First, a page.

Sunday, December 2, 2007
Hannah and Her Sisters
Hannah and Her Sisters; drama / comedy, USA, 1986; D: Woody Allen, S: Woody Allen, Mia Farrow, Dianne Wiest, Michael Caine, Barbara Hershey, Max von Sydow, Carrie Fisher, Daniel Stern, Maureen O'Sullivan, Julie Kavner, Julia Louis-Dreyfus
New York, Thanksgiving day. Hannah has four adoptive children and is happily married to Elliott, but he falls in love with Hannah's sister Lee even though she already has a relationship with an older painter. Elliott seduces Lee and she dumps the painter. But after months of affairs, Elliott returns to Hannah... Mickey, Hannah's former lover and a TV producer, discovers during a medical test that he hears weaker on one ear and start imagining he has a tumor. When the doctors discover he is actually healthy, Mickey starts questioning his life and if there is a God, but figures there is no answer and falls in love with Hannah's other sister, Holly.
"Hannah and Her Sisters", one of the best movies of the 80s, seems like "Annie Hall VII" since Woody Allen once again repeated his ambitious calligraphy with philosophical questions and convincing characters, but even though it does not have the same genius visual style and inventiveness as the above mentioned film, it still works marvelously, almost as a good book, since it elevates the human spirit. It is one of the rare movies that tackle the essence of some fundamental questions: what is life? And what is its meaning? Allen's films in his later, serious phase tend to divide many—he chooses long takes and avoids any kind of tricks because he wants the viewers to concentrate on the content, not the style, and his stories are without glamour or frenetic fast editing—since he rather chooses introverted films that are refreshingly realistic, calm, intellectual and seem like a slice of life. The wider audience needs to adjust first to really enjoy "Hannah" because there is no spectacle, yet many of the "sober" situations are real spectacles of human drama, like the scene where Elliott (wonderful Michael Caine) is nervous at night because he has cheated on his wife Hannah with her sister Lee and decides to phone her, yet then backs up. At that moment, the phone rings, he picks it up and discovers it is Lee who just says: "I just wanted to tell you that I feel close to you tonight", and then hangs up, leaving him petrified. Truly, only a masterpiece can come up with such a touching, yet simple moment.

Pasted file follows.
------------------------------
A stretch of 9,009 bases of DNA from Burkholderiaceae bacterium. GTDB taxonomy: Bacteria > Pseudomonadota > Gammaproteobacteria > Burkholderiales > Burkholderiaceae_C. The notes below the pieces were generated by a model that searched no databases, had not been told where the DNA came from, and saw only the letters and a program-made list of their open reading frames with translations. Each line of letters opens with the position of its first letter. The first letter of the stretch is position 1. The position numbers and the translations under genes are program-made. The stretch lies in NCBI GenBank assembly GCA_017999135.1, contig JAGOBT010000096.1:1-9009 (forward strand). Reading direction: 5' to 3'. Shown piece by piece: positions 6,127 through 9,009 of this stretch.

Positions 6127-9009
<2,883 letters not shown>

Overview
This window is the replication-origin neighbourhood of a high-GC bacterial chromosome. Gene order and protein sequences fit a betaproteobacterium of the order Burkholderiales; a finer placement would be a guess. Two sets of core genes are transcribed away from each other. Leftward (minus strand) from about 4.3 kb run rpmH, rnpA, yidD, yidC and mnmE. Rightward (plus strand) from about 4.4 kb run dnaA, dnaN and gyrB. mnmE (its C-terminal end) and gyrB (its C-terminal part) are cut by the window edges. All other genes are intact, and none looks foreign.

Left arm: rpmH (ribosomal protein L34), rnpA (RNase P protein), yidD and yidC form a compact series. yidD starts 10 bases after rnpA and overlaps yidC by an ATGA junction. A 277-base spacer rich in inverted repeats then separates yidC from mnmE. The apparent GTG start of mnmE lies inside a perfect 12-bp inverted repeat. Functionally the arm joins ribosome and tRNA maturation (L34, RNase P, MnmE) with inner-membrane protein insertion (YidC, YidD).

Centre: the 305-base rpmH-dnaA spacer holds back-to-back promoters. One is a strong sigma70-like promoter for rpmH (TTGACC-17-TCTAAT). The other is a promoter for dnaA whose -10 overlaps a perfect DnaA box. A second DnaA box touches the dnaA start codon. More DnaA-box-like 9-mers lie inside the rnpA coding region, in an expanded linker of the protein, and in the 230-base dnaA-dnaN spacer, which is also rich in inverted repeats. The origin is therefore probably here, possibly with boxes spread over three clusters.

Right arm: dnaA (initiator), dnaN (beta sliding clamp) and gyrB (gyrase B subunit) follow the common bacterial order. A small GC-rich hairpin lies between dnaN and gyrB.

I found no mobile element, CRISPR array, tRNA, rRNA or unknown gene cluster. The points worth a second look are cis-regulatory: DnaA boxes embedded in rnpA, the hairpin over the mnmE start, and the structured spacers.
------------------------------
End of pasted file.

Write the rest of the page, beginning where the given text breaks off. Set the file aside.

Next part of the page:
The funny part of the film is revolving around Mickey's (Allen) doubts about life and his search for some meaning. There is this fantastic scene where he walks by a statue of a thinking man and thinks: "Millions of books written on every conceivable subject by the great minds, and yet none of them has more clue about the big question of life than I do". The hypochonder, who once thought he had a "Malign melanoma, yet that just turned out be a black stain on his shirt", is a thoroughly developed personality in the finest manner of Allen's many intellectuals, and embodies many dilemmas people already had or will have in the future, fearing a futile existence. The way he loosens up a bit and finds at least some sort of peace while watching the Marx bros. film "Duck Soup" (!) in a theatre, culminated in one of the most memorable of all the monologues Allen ever written: "Look at all those funny people on the screen...So what if the worst is true and there is no God and you just go around once and that's it? Is it really that bad? Don't you want to be a part of the experience? Well, it's not all a drag. I thought to myself: geez, I should stop ruining my life with questions to which there are no answers to and just enjoy my life." It's too bad Allen and Caine don't share a single scene together—maybe because Caine is basically Allen's alter ego—yet the whole film is filled with an all-encompassing wisdom.